Outdoor heaters and backyard fire pits are very popular these days in Louisiana and nationwide. It is relaxing to watch the sun set next to a fire, and children enjoy roasting marshmallows. People may think that fire pits are safe, as the fire is contained in the pit. However, The Consumer Products Safety Commission reports that in 2017, at least 5,3000 people were sent to the emergency room with injuries caused by outdoor heaters or fire pits. In 2008 that number sat at just 1,900 injuries.
Young children are especially at risk for fire pit burn injuries. Around 25 percent of those sent to the emergency room with burns caused by outdoor heaters or fire pits were less than five-years-old. Also, the danger exists long after the fire is burned, as the resulting coals can still be hot the next day.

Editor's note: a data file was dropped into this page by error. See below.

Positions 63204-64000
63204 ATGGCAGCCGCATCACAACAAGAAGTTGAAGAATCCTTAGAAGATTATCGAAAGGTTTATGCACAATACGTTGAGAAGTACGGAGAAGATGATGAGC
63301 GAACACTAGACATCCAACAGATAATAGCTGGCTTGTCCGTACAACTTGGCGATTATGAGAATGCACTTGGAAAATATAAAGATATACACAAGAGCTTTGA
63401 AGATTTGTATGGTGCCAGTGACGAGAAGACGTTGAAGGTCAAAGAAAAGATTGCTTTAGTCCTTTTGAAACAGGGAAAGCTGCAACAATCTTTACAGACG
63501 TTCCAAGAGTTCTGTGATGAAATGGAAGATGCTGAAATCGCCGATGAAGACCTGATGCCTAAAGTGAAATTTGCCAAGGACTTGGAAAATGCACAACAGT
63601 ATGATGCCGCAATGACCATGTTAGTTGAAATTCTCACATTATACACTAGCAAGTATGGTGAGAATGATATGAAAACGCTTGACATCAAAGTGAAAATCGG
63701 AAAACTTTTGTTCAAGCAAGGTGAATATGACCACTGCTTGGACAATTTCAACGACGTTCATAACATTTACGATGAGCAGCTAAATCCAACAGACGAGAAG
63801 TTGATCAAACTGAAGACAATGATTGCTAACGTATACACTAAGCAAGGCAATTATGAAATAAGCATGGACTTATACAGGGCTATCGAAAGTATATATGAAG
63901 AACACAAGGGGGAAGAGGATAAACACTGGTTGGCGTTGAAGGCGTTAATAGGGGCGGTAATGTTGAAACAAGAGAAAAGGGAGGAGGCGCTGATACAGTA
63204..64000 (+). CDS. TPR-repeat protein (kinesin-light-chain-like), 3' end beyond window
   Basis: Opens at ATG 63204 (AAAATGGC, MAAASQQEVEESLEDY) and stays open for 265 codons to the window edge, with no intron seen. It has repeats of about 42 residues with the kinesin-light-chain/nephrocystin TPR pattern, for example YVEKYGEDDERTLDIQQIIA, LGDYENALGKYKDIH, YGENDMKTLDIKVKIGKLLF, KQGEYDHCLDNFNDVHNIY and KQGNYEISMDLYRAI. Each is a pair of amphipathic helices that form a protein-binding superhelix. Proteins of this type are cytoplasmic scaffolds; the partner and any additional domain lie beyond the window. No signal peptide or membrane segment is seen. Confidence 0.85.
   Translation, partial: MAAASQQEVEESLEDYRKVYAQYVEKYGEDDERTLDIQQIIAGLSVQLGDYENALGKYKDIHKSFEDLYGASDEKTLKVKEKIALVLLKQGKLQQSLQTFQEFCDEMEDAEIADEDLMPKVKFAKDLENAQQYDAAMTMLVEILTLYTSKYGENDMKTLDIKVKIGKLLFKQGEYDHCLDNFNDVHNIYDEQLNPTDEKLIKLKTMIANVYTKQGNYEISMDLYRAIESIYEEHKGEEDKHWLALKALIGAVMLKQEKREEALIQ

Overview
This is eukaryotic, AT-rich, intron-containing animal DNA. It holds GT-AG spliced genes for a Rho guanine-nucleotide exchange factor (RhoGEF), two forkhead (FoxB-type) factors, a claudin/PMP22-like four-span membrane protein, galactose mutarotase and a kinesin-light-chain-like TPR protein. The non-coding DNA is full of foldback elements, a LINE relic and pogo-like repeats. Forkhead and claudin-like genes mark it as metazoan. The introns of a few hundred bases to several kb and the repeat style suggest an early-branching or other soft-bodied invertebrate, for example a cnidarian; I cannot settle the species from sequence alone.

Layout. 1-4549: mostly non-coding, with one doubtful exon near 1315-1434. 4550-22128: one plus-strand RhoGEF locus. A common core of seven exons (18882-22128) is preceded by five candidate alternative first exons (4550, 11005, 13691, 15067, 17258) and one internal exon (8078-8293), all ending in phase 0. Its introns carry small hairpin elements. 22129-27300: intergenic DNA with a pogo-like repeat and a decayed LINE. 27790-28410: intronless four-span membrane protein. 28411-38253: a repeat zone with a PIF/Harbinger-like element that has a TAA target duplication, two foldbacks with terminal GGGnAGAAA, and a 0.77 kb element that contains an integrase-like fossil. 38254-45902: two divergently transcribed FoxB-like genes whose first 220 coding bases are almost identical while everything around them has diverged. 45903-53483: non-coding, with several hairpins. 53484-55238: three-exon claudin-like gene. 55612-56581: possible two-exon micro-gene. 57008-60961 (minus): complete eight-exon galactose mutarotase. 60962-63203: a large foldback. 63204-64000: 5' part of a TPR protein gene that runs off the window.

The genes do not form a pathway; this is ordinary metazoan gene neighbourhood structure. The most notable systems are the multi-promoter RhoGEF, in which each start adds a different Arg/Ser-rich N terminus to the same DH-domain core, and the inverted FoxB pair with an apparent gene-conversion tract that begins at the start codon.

Of course, parents must supervise their children around fire pits. However, if a child is burned by a fire pit while at another person’s property, it is important to determine whether that person was negligent. For example, depending on the weather, sometimes cities or counties will issue “burn bans” that prohibit people from using a fire pit. Or, a person may have used their fire pit the night before, and failed to warn their visitors the next day that the pit could still be hot. Also, people should not use extreme or unsafe measures to create a large fire in a fire pit.
Burn injuries suffered in a fire pit can be incredibly debilitating, and they can take a long time to recover from. Those who own fire pits need to ensure that they are using them safely when they have guests over. If they fail to do so, and a guest is injured, the injured party may want to pursue compensation for the injuries they suffered.